Even Running Magazines Need Feminism

Remember way back in the summertime, when the evenings were much longer, you could wear shorts with impunity, and women on the internet were suddenly deciding they no longer needed feminism because they loved men and weren’t lesbians?

Indeed, a Tumblr site was created, called Women Against Feminism, so that women of all ages and nationalities could show their certain misunderstanding of feminism’s core tenets by announcing that they didn’t need feminism because

  • They love their boyfriends and husbands.
  • They want to promise honor and obedience to their husbands.
  • True equality already exists in the workplace.
  • Being a woman is more advantageous than being a man.

Skimming through the Tumblr site fills me with a bit of despair. Maybe feminists haven’t been good enough at messaging, because the same tired stereotypes about feminism emerges here: that feminists are man-hating harpies, intent on destroying anyone born; they hate children and abhor families; they want women to be better than men, not equal to them. (Because, of course, equality already exists. Pssshtt.)

Mostly, I think those posting on the Tumblr site need to take a gender studies course, just like the amazing ones offered by my colleagues here at George Fox University.

I was reminded again why we still need feminism when reading Runner’s World, a seemingly benign publication dedicated to all things running related. A recent article describes a Colorado woman’s outright win in the Kauai Marathon, meaning Nicole Chyr beat all the men and the women in the field.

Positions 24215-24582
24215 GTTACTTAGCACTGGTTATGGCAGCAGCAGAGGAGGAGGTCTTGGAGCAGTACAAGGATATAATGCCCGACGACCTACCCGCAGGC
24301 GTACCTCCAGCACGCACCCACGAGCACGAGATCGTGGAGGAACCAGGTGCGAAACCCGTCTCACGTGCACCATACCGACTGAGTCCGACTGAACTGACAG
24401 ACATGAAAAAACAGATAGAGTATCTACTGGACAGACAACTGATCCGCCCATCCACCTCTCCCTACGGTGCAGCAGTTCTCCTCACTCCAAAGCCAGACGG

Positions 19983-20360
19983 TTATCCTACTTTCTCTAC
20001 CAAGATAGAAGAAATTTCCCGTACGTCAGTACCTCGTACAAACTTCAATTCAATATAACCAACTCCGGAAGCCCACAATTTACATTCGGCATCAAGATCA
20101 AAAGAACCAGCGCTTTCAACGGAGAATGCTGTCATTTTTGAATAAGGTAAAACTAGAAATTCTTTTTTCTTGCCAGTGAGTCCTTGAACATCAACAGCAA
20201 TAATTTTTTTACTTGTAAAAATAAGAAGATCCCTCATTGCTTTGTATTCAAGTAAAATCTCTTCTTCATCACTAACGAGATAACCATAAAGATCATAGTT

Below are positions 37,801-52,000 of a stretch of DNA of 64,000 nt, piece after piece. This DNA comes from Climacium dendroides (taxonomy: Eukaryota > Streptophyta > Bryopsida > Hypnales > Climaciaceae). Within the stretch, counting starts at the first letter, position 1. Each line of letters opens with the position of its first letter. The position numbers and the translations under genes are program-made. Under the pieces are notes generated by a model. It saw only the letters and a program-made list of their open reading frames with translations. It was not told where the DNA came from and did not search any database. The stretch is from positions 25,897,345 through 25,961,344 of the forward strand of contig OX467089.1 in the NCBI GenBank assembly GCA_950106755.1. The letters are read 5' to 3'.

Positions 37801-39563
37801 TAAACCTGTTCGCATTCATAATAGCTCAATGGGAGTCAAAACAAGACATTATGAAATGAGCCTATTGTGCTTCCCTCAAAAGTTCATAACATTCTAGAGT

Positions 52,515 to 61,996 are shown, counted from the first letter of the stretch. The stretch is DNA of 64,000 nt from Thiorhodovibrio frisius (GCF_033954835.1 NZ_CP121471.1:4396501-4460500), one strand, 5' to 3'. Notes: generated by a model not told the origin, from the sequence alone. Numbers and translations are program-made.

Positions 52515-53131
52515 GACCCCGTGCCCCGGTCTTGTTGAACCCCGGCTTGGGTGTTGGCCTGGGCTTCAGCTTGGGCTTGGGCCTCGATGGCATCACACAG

The article mentions several other women who have won races outright, an accomplishment for any female or male athlete, and then ends with this paragraph:

“Chyr’s win was partly possible because Tyler McCandless, who’d won the Kauai Marathon three times, decided to devote his energies to raising funds for youth health programs on the island and to running the day’s half marathon, in which he set a course record of 1:01:17.”

In other words, “There’s NO WAY that chick could have won if a faster dude was in the race.”

Okay, so maybe that’s true. But isn’t that true of any race? Or, of any athletic competition? Have you ever read an article about a men’s 100 meter that said “Asafa Powell won the race, made possible because Usian Bolt wasn’t there”? Or, “The Seattle Mariners beat the Texas Rangers, but only because the Rangers weren’t playing the Cardinals.”

(Someone may quibble with the baseball analogy somehow, so yes, I know the Rangers and the Cards are in a different league.)

So, if any race is decided by the people who show up that day—and not some imaginary competition not in the race—why would it be important to point this out in an article about a woman’s victory?

Probably, because a whole lot of male runners didn’t want to get chicked. And also, because “chicked” is a derogatory term for getting beat by a woman in a running race (as if, heaven forbid, this is the worse thing possible), I would argue that we still need feminism.